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Seeking answers over wind turbine 

Credit:  By John Divinski | Bayshore Broadcasting | February 5, 2018 | www.bayshorebroadcasting.ca ~~

Saugeen Shores council has approved extending an invitation to the manager of the Ministry of Environment and Climate Change (MOECC), Rick Chappell to a future meeting of council to talk wind turbines.

Specifically, council wants to question him about the concerns of residents near the UNIFOR turbine in south Port Elgin, affected by night time urban noise and the health issues it creates.

In a prepared notice of motion, council wants “To hear first-hand, the MOECC’s position in regards to regulating or the lack thereof” when it comes to turbines.

Saugeen Turbine Operation Policy (STOP) spokesperson Greg Schmalz, who spoke during the Open Forum portion of the meeting on Monday, January 29th is not impressed with Chappell’s work.

Schmalz accuses Chappelle of allowing the testing of the turbine to be voluntary rather than mandatory.

He states, “When the Director of Approval says this must be tested as part of the requirements..of doing the approval and you (Chappelle) the cop, on the beat, chooses not to enforce the law, something’s happening.”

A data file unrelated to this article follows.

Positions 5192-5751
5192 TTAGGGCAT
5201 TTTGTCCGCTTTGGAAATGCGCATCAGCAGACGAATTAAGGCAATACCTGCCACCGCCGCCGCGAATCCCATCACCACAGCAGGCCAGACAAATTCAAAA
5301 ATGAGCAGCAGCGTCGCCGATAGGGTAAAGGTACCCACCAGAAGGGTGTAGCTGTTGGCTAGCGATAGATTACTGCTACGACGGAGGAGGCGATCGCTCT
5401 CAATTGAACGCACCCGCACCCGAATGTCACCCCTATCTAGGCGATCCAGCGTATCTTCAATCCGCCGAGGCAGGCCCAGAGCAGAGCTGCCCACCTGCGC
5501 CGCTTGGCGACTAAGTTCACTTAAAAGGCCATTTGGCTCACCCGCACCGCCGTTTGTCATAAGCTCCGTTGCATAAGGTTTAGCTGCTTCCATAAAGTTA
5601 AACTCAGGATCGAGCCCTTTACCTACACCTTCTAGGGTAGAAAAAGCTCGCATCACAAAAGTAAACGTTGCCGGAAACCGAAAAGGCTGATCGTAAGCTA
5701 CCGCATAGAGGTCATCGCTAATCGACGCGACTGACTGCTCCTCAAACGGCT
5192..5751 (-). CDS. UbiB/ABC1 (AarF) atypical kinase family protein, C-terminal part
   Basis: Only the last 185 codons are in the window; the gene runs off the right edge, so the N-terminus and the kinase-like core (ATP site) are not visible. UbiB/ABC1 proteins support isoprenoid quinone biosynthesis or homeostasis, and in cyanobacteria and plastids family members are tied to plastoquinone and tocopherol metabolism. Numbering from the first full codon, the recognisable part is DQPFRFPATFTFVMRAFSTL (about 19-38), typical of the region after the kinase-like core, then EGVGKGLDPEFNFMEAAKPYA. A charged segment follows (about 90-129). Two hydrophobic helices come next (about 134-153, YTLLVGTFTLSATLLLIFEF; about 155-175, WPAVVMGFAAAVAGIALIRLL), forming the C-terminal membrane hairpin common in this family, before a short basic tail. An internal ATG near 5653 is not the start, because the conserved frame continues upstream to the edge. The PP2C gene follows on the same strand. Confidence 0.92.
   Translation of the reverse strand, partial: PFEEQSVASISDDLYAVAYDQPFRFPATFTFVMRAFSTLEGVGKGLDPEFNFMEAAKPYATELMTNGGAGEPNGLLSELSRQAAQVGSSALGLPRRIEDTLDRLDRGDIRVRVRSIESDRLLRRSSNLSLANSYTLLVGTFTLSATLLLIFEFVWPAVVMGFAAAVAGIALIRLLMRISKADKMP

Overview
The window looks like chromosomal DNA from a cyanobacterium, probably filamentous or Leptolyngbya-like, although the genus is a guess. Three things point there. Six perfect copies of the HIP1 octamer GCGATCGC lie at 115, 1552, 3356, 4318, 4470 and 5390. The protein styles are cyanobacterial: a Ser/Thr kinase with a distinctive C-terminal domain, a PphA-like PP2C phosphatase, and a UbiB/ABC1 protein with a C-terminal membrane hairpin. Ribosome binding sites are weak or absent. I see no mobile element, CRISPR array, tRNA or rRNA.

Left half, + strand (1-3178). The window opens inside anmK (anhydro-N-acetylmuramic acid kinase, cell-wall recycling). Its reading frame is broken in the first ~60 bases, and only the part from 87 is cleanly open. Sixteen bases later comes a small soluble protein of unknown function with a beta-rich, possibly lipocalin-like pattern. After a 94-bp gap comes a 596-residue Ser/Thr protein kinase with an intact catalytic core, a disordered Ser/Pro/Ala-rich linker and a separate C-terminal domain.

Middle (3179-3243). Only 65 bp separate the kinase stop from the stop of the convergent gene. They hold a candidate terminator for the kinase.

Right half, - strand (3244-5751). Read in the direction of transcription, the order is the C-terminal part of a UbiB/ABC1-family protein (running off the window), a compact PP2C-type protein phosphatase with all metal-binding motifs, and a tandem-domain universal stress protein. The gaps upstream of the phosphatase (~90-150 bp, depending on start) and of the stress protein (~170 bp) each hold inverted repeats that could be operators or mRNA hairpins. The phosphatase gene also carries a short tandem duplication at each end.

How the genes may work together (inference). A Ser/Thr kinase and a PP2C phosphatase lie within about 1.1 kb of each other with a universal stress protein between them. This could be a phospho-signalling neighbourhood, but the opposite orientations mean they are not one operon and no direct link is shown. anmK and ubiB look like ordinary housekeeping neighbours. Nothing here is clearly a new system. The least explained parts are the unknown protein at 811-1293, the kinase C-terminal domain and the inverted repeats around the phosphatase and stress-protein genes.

The UNIFOR turbine, formerly the CAW turbine, has been an issue in Port Elgin for the past five or six years.

Still there is no definitive audit study of the turbine.

Deputy Mayor Luke Charbonneau says council has sent a letter to the Ontario Ombudsman, looking for help and direction, only to receive an answer that has been called “a catch-22” reply.

Charbonneau says the letter intimates that, “You have to do an audit before you can prove non-compliance but you have to prove non-compliance before you can do an audit. The Ombudsman didn’t say that was a problem but it seems like a problem to me.”

Source:  By John Divinski | Bayshore Broadcasting | February 5, 2018 | www.bayshorebroadcasting.ca

This article is the work of the source indicated. Any opinions expressed in it are not necessarily those of National Wind Watch.

The copyright of this article resides with the author or publisher indicated. As part of its noncommercial educational effort to present the environmental, social, scientific, and economic issues of large-scale wind power development to a global audience seeking such information, National Wind Watch endeavors to observe “fair use” as provided for in section 107 of U.S. Copyright Law and similar “fair dealing” provisions of the copyright laws of other nations. Send requests to excerpt, general inquiries, and comments via e-mail.

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